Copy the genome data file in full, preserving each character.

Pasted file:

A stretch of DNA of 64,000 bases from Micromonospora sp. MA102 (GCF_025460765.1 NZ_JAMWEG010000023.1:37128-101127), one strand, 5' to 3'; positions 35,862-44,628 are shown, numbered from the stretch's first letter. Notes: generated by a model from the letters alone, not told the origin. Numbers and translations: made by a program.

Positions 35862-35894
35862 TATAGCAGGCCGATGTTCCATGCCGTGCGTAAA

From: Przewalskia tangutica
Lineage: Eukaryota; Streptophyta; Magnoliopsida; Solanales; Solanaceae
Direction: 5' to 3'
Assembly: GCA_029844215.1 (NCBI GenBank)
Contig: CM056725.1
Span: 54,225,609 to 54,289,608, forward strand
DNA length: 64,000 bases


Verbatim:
A stretch of DNA of 64,000 bases from Micromonospora sp. MA102 (GCF_025460765.1 NZ_JAMWEG010000023.1:37128-101127), one strand, 5' to 3'; positions 35,862-44,628 are shown, numbered from the stretch's first letter. Notes: generated by a model from the letters alone, not told the origin. Numbers and translations: made by a program.

Positions 35862-35894
35862 TATAGCAGGCCGATGTTCCATGCCGTGCGTAAA

From: Przewalskia tangutica
Lineage: Eukaryota; Streptophyta; Magnoliopsida; Solanales; Solanaceae
Direction: 5' to 3'
Assembly: GCA_029844215.1 (NCBI GenBank)
Contig: CM056725.1
Span: 54,225,609 to 54,289,608, forward strand
DNA length: 64,000 bases